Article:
1883 Death notice (two printed together): 'March 31, at Rheola, Cinderford, Jacob Chivers, late of Kidwelly aged 68 years. CHIVERS.— March 31st, at his residence, Rheola, Cinderford, Gloucestershire, Jacob Chivers, Esq., aged 68 years.'[10]


Contemporary newspaper report:-

'MARRIED. On Saturday, the 7th instant, by licence, at Margam, by the Rev. David Evans, Mr Jacob Chivers, of the Margam Tin Works, to Miss Elizabeth Bright, daughter of Mr Bright, of the said Works.'[11]

1866 Kidwelly Petty Sessions.
A petty sessions was held at the Guildball, on Monday, before Edmund Blathwayte, Esq., mayor, and J. G. M Roberts, Esq.
Mr. Jacob Chivers charged Elijah Edmunds, David Davies, and William Williams, with leaving their service.— Defendants appeared.— Complaiaant said; " The defendants contracted to serve Jacob Chivers and Son, at the Tinplate Works in this borough, Edmunds as rollerman, Davies as a doubler, and Williams as a furnace-man, and they entered the service, and have been with us about two or three years, it being a condition that the contract is not to be put to an end to without a month's notice from either party. The pay is monthly, and there is a payment fortnightly on account. The pay is calculated at so much per box, and their labour was to be exclusively at our disposal. On the 12th inst., they absented themselves from our service, and were absent also on the 11th (Elijah the whole day), and on the 13th the three were absent. They had given no notice of their intention to leave. They had not any consent or any other lawful excuse. There was sufficient water for them to work, and if not there would be no excuse for their leaving. Their absence has been the cause of much inconvenience and loss. We suffer a loss by being unable to fulfil our contracts, and all the workmen above them were stopped by their misconduct.— Reuben Eynon said: I am agent to Messrs. Jacob Chivers and Son. The defendants were one and all absent on the 12th instant, without any excuse so far as I am aware of. My attention was called to the works at midnight of the 11th inst., and I found a jug of beer with the defendants, which I took from them. They were neglecting their work. Edmunds said he was not well, and could not eat without the beer, and I gave it back. On the next day, or rather night, they were absent altogether at the time they should have been there. There was plenty of water there, and there was no excuse for their not working on that account. In consequence of their absence the tinmill work was stopped entirely, occasioning loss to my employers.— Mr. Chivers re-examined : They were absent altogether on the night of the 12th inst., and had not the slightest excuse for being away. Edmunds earns about 40s. per week, and Davies and Williams from 25s. to 30s. They were paid until the end of last month.— The defendants were ordered to return to their work, and the wages now due to them to be abated.'[12]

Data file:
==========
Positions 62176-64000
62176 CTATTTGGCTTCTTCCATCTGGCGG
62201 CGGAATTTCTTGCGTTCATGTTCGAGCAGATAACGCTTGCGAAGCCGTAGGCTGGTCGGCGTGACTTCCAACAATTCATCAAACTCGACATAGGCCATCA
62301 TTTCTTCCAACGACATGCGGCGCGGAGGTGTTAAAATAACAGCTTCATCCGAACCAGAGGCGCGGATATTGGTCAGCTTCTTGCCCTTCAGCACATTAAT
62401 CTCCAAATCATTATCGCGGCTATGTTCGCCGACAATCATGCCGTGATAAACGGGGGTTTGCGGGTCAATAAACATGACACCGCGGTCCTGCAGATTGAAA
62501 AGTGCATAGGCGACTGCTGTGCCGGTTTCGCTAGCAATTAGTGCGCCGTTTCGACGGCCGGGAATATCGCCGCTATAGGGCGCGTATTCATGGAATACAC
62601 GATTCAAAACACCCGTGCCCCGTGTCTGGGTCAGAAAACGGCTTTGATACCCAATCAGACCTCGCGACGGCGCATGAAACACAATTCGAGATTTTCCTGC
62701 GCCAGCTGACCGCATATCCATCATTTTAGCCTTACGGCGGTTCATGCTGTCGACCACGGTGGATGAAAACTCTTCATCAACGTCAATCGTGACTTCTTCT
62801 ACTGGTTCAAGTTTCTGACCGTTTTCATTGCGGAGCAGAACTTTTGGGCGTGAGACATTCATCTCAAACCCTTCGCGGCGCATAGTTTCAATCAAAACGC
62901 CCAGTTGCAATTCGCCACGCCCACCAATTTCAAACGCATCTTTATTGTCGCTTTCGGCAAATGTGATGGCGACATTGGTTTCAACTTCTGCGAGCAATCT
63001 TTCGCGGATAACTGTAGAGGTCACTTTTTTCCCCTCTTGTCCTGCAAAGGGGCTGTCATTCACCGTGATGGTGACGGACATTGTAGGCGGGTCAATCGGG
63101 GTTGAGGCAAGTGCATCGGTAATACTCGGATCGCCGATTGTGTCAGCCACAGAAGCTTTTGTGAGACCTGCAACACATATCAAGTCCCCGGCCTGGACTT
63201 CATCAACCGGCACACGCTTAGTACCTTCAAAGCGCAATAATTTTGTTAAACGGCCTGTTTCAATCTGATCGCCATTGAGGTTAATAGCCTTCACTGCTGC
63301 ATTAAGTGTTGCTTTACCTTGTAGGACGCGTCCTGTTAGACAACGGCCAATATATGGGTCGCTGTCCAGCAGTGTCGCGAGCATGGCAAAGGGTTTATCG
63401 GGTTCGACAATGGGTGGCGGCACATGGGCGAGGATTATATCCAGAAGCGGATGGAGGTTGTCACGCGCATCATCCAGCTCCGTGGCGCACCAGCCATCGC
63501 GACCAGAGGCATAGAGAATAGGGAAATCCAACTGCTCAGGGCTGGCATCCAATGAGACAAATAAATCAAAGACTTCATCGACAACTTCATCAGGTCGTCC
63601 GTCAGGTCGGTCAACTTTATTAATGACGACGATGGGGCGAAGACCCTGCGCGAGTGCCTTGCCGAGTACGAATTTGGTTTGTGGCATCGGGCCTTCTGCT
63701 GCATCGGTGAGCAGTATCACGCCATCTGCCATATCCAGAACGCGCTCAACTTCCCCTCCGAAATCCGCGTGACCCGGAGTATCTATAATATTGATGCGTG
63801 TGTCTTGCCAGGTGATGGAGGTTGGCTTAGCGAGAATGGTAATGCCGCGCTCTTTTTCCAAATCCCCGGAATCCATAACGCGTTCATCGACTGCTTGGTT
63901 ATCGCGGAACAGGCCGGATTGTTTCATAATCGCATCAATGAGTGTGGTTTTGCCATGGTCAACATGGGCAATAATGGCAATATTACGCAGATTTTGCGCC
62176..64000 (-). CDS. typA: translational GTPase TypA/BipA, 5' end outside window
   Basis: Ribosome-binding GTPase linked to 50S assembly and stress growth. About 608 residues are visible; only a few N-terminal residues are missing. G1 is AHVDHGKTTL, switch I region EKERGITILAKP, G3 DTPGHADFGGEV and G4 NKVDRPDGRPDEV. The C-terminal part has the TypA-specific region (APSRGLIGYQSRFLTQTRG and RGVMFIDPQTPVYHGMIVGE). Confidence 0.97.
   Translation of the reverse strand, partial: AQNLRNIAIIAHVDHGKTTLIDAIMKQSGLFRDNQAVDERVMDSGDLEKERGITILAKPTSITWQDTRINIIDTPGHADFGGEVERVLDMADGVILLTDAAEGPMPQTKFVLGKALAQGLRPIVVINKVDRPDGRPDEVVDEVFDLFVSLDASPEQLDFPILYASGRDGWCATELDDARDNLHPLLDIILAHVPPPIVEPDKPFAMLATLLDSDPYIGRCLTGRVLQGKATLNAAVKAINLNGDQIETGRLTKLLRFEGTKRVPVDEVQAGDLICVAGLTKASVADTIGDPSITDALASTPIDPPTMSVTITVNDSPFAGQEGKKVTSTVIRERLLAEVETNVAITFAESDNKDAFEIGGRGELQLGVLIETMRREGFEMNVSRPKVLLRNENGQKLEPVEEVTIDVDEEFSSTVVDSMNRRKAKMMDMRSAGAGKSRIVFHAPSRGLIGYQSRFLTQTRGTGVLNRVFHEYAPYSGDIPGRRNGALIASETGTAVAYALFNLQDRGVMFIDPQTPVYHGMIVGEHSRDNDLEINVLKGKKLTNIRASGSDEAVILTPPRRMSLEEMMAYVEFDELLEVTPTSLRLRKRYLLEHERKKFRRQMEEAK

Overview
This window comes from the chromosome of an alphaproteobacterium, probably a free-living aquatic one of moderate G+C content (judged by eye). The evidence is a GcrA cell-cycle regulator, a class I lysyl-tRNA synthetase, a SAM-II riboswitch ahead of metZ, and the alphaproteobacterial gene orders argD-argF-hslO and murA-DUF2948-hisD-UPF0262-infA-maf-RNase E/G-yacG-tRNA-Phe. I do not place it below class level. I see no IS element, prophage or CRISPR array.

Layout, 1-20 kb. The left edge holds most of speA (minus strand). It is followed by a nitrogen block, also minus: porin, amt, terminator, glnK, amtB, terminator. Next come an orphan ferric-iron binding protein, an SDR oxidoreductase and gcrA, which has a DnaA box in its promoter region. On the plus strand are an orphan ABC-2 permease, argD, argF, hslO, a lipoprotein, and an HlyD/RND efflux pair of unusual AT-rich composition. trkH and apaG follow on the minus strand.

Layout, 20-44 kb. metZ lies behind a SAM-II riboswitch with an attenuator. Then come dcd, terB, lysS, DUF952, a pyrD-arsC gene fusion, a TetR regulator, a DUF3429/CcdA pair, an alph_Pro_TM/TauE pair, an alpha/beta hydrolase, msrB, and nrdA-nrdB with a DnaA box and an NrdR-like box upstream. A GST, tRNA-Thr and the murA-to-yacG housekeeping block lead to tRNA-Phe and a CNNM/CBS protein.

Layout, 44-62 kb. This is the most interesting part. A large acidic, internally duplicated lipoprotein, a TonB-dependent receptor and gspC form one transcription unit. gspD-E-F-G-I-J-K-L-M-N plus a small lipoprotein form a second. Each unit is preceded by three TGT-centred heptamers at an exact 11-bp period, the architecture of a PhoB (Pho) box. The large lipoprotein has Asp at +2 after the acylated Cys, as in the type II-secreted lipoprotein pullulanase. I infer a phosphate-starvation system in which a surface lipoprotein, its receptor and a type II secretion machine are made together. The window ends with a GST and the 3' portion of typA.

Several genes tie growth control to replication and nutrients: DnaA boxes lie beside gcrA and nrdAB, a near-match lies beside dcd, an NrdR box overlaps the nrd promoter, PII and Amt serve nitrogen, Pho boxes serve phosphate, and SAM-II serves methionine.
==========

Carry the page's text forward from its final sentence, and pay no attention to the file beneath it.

See Also


Sources of Information

  1. [1] Blog 'La vida y tiempos de Isaias White de Sevilla' by 'Ghostly White'
  2. The London Gazette 22 December 1865
  3. Aberystwyth Times, 10 July 1869
  4. Cardiff and Merthyr Guardian, Glamorgan, Monmouth, and Brecon Gazette - Saturday 25 October 1873
  5. London Evening Standard, Saturday 3 November 1877
  6. South Wales Daily News, 1 April 1878
  7. Cardiff Times - Saturday 22 February 1879
  8. South Wales Daily News - Friday 27 June 1879
  9. Monmouthshire Merlin, 7 November 1879
  10. Cardiff Times - Saturday 7 April 1883
  11. Cardiff and Merthyr Guardian, Glamorgan, Monmouth, and Brecon Gazette - Saturday 14 November 1835
  12. Carmarthen Weekly Reporter, 21 July 1866